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Government Digital Service (Welsh Language)

Volume 603: debated on Wednesday 9 December 2015

2. What steps the Government Digital Service is taking to ensure that Government Departments treat the Welsh and English languages equally on their websites when providing services in Wales. (902469)

Mae’r fonheddiges anrhydeddys yn gofyn cwestiwn pwysig.

The Government Digital Service is committed to ensuring that the needs of Welsh language speakers are recognised and met. For example, the introduction of gov.uk now gives every Government organisation the ability to publish web content in Welsh. GDS has helped to produce exemplar Welsh language versions of the new digital services, such as the “register to vote” service, and it has put forward its digital design recommendations for Welsh language Government services.

Diolch yn fawr iawn am y rhagymadrodd—roedd o’n arbennig o dda ac yn gynsail pwysig i’r Ty yma.

I thank the Minister very much for his introduction in Welsh. However, considering that not a single gov.uk departmental website states on its homepage that services are available in Welsh, people do not know that they can use Welsh. When will the digital service stop preventing Government Departments from fulfilling their legal duty to Welsh speakers?

I acknowledge that the hon. Lady’s Welsh is more fluent than mine, and I look forward to her giving me a lesson or two at a future date. The Government are doing a huge amount to ensure support for Welsh digital services in Departments, and importantly, that is about quality, not quantity. She will know that every page of direct.gov.uk—the predecessor to gov.uk—was translated into Welsh. That ran to nearly 4,000 pages, but 95% of them were seen by fewer than 10 people per month, and half received no visits whatsoever. For gov.uk we are starting with user need, and working with Departments to ensure the best service for the user.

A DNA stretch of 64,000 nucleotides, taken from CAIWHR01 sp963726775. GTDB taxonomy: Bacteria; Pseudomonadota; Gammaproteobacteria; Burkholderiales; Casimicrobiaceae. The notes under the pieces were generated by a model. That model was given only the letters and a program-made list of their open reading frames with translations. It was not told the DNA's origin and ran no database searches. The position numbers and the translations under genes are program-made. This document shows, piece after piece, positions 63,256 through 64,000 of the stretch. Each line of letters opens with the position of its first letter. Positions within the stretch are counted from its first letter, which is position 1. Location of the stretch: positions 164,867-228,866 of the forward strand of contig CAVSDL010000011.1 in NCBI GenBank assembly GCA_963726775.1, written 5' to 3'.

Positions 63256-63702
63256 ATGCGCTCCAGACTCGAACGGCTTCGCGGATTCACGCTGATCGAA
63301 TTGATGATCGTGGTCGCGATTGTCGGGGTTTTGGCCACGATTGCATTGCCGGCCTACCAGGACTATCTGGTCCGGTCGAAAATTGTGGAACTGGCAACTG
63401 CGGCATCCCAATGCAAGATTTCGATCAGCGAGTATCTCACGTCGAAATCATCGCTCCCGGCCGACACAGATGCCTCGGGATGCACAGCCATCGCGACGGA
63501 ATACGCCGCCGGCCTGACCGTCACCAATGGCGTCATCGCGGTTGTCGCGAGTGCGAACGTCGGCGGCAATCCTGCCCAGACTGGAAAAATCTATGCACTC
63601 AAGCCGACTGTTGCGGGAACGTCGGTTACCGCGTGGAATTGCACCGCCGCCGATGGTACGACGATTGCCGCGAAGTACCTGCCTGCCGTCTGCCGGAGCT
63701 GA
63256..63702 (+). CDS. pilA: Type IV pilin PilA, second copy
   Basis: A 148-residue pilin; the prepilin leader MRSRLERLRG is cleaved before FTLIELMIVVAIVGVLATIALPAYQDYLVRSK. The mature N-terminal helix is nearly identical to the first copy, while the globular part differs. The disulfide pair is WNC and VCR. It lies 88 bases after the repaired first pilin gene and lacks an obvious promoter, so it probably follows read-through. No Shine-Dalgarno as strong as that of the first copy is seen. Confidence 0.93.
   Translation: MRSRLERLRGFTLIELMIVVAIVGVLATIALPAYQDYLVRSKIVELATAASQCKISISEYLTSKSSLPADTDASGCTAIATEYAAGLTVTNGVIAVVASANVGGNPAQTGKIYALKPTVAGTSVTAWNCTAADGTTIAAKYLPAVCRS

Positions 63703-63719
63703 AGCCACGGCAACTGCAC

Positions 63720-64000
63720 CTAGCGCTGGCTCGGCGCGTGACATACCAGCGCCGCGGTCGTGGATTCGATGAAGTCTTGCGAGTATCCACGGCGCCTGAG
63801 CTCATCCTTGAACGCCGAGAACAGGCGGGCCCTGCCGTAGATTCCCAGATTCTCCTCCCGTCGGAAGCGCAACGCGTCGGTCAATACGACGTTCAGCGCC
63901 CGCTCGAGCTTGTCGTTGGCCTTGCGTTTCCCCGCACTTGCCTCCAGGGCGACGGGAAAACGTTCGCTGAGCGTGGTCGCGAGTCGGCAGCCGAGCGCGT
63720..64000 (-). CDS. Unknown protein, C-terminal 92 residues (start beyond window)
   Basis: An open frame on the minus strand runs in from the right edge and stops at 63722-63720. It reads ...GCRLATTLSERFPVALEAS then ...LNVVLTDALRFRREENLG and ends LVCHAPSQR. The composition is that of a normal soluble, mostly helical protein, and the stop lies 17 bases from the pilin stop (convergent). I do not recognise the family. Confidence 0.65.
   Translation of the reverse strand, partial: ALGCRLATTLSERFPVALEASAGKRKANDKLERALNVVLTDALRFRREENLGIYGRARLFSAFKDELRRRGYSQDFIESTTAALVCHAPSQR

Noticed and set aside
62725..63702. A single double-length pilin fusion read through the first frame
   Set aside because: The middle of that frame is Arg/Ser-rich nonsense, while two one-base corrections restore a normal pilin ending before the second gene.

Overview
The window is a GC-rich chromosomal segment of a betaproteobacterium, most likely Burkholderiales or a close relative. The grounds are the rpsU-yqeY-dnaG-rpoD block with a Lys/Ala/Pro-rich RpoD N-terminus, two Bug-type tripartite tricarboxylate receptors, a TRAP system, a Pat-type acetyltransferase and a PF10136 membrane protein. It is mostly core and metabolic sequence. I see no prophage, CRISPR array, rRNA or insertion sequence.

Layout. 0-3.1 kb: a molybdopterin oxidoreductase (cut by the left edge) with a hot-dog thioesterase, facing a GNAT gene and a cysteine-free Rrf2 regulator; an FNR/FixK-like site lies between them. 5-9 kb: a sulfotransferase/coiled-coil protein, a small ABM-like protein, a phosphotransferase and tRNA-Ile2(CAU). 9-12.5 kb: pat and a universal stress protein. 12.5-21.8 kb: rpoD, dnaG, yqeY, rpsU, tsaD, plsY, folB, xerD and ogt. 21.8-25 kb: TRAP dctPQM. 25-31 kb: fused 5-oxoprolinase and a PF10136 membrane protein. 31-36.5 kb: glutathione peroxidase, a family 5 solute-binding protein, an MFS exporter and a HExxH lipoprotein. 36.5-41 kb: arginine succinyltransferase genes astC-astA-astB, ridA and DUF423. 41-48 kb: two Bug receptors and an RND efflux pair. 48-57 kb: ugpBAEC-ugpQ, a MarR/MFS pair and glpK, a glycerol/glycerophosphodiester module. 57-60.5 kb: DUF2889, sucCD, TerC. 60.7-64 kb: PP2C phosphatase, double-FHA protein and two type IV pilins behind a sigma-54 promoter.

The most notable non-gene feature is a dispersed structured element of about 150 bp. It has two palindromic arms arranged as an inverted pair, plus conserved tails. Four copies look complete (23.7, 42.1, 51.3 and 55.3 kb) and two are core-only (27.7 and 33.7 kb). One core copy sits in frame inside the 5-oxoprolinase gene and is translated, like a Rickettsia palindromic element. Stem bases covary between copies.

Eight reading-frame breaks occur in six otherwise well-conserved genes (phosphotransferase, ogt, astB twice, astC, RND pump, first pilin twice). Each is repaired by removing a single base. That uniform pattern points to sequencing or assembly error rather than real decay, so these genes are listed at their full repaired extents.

Diolch yn fawr iawn, Mr Llywydd. May I congratulate the Minister on the positive sentiments he is echoing, both literally and figuratively, with regard to the Welsh language? May I remind him that as we are the party that set up Sianel Pedwar Cymru and passed the Welsh Language Act 1993, there is absolutely no doubt about our commitment to the language of heaven?

Tapadh leibh, Mgr Speaker, airson an cothrom seo a thoirt dhomh. May I ask that the respect being shown to Welsh also be shown to Scottish Gaelic?

It is always a pleasure to answer the hon. Gentleman. He will be pleased to know that the Cabinet Office does the same for the whole UK.

Were the Minister to go to the Llyn peninsula and do a six-week Ùlpan course, he would learn fluent Welsh, I can tell him. Having served in 1993 on the Welsh Language Bill, of which our party can be very proud, I know how important it is that it be clearly laid out whether things are in English or Welsh. Sometimes they are in Welsh and then in English, and sometimes in English and then in Welsh. May we have a systematic approach across Government?

My hon. Friend will be pleased to know that we are doing a lot from the centre to encourage Departments to support better the needs of Welsh language speakers. Earlier this year, together with the Wales Office, we conducted user research into their needs, and as a result we are helping Departments to identify a set of Welsh language end-to-end user journeys, such as online self-assessment, that could be better supported by gov.uk.